When making french press coffee, you are often instructed to "bloom" the grounds by adding a small quantity of boiling water, stirring the grounds into a slurry, and then adding the rest of the water.

What I don't understand is... Why?

For clarification, most other situations where you are instructed to bloom something it makes sense to me - cornstarch being added to soup needs to fully hydrate before it hits the hot water to not get clumpy, "active dry" baking yeast needs to dissolve the pellets and start releasing nutrients to the yeast before being diluted in the dough, and gelatin needs to hydrate fully being integrated with other ingredients without clumping. The coffee case seems mysterious to me.

  • Sounds like marketing flap
    – TFD
    Feb 18, 2012 at 22:00

3 Answers 3


I found a quote from this article

One thing you may not want to do with a press pot, especially a larger model, is use beans roasted less than 2 or 3 days before. What, am I crazy? Nope. There's a problem with ultra fresh beans and it is called "bloom". When beans are only a day or two off the roast, they contain heaps of Co2. Heaps of it, I tell you. That Co2 will translate into a massive bloom of brown suds on top of your press pot, possibly overflowing, but also making it easier for big particulate matter (your ground coffee) to hop and skip over the top of the filter portion when you first apply it. Bloom looks cool, but can make using a press pot more difficult.

The poor filtering part sounds questionable to me, so I googled it and found a few bloom-related comments on this blog post. It seems like some people start timing their soak time only after they see bloom.

This seems like the real reason to me. I know for sure that the air content in ground substances can vary significantly: one cup of flour can contain double the volume of another if one is loosely sifted and the other is compacted. The above quote is accurate about that in my opinion.

Apply this logic to coffee and in order to produce an accurate, general recipe for how long some compounds take to come out of coffee grounds, you need to factor out a variable between coffee grounds: how much air is in the grindings. Maybe the first small pour will saturate with coffee compounds, or drop in temperature quickly, reducing how much it can extract from the grounds. Once it squeezes out all the air, the rest of the water is poured in to do the real extraction work.

  • +1, I think the CO2 is it. I've actually seen that before and wondered what was going on. Recently I've been using beans pre-ground (I know, I know) so haven't had that foaming. Sounds like the "blooming" pre-step is best for freshly ground beans.
    – Sam Ley
    Feb 19, 2012 at 17:43

'bloom' when it comes to French press is the effect that the grounds collect on top of the water when pouring quickly. Presumably this is because of rapid release of carbon dioxide.

If not stirred into the coffee this 'bloom' will cause the grounds to be partially extracted. When wetting the grounds this bloom occurs prematurely, and the force of pouring the remaining water breaks the grounds apart.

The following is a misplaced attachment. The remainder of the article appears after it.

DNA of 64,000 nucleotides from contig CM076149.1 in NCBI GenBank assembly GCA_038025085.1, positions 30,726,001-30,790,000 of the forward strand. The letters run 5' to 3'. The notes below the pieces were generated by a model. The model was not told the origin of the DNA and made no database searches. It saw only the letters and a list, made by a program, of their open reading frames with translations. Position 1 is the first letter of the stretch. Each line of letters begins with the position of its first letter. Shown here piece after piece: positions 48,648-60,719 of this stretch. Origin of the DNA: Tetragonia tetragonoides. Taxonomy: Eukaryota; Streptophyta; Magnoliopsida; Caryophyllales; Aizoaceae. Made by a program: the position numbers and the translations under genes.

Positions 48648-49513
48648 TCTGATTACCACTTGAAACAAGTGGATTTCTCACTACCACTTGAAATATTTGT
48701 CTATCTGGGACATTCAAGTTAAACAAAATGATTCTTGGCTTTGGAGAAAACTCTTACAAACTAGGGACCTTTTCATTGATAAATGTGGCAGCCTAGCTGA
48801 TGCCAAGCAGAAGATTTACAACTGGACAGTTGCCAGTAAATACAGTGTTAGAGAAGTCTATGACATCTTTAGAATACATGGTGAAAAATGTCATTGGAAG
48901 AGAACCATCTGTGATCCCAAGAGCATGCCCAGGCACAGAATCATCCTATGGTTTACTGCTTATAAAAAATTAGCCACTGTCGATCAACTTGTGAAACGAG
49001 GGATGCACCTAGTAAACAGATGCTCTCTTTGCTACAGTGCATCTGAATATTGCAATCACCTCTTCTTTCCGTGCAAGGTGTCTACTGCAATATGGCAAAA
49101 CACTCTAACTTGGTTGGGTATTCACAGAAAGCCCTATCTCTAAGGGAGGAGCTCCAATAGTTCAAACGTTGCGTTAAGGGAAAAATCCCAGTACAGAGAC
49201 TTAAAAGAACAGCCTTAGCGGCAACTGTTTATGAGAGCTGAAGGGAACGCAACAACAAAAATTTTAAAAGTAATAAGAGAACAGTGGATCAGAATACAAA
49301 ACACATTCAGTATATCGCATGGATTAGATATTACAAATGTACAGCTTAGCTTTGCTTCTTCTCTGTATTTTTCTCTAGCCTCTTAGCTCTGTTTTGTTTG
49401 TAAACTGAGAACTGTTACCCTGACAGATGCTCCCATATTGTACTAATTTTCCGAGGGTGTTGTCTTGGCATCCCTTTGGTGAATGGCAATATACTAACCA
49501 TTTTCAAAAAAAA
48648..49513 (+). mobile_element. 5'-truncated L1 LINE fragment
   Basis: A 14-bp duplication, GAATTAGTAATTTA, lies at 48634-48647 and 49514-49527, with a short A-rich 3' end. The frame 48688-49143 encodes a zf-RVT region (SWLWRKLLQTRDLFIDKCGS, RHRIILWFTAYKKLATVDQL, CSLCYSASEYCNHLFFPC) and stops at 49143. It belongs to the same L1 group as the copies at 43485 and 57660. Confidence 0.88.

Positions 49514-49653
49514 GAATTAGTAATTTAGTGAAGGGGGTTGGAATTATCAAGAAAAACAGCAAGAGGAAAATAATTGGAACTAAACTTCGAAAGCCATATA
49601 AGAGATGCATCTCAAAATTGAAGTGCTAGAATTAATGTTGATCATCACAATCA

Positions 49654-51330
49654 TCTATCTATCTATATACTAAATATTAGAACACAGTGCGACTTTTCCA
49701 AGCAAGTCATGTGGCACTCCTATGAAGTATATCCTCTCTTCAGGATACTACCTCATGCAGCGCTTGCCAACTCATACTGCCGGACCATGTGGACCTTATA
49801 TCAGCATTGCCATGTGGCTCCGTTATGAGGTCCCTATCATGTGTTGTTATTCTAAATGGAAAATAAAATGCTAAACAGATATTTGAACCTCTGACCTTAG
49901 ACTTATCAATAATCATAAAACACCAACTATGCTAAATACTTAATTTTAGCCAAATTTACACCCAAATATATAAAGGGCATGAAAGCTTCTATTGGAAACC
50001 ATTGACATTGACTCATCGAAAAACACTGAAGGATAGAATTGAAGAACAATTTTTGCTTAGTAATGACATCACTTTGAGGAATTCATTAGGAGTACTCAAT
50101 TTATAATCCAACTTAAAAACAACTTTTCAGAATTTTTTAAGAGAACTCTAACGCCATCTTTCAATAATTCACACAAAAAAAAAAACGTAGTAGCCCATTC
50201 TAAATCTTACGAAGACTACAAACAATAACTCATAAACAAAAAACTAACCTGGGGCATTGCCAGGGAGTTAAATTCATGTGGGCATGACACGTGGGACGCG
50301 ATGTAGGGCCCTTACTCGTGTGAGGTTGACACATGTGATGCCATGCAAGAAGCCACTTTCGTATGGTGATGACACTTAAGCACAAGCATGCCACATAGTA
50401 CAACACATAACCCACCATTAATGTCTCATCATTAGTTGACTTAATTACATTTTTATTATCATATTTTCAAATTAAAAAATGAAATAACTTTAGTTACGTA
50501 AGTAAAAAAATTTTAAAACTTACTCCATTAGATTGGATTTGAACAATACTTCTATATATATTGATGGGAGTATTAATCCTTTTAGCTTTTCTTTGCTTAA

I'd say you get the same effect by stirring after 20 seconds or so. :)

  • I have also had good results with stirring after pouring
    – Pat Sommer
    Feb 20, 2012 at 2:05

tl;dr answer is: no well-research reason why, or effect More detailed discussion at https://www.reddit.com/r/Coffee/comments/39t5k2/ive_stopped_doing_blooms_for_now/

Dampening grounds before flowing water over them may improve diffusion (pour over) - but that doesn't apply to French Press because the water just sits and soaks in the coffee anyway (which one assumes you've stirred).

Improving diffusion might have a tangible effect for a pour over due to the water having limited contact with coffee as it flows through.
However, a coffee champ seems to think to think it's not important here, either. https://colinharmon.wordpress.com/2011/03/07/the-bloom/

The first dozen google results on 'blooming coffee effect' describe info like CO2 release, and improved diffusion. If the grounds are homogeneously distributed (stirred to distribute and remove gas), I can't see blooming adding anything.

So, no facts for superior coffee from blooming that I can see. Do some blind testing and make your coffee the way you enjoy it.

  • Hi there. Welcome to Seasoned Advice! I'm finding your answer difficult to understand. You've said the "answer is no" but it's not a yes/no question. It seems like you have some great information here, but is there anyway you could add some structure to make it easier to follow? It's just rather confusing as presented.
    – Preston
    Jul 21, 2015 at 19:05
  • 1
    Maybe I'd had too much coffee! Have edited.. hope it's a little clearer. Jul 23, 2015 at 1:03
  • This is wrong, Max is right and Eric gets to the real point in the latter part of his answer. "it's irrelevant for French Press because the water just sits and soaks in the coffee anyway." is wrong. If you just pour all the water into the dry grounds, the gases released from the grounds cause them to float to the top of the press, and the water is not making full contact with the grounds. You can get around this either by stirring the grounds after pouring the water, or by saturating the grounds before pouring (blooming). Or both. Your two links are both by people who are doing pour-over.
    – Dan C
    Jul 23, 2015 at 12:41

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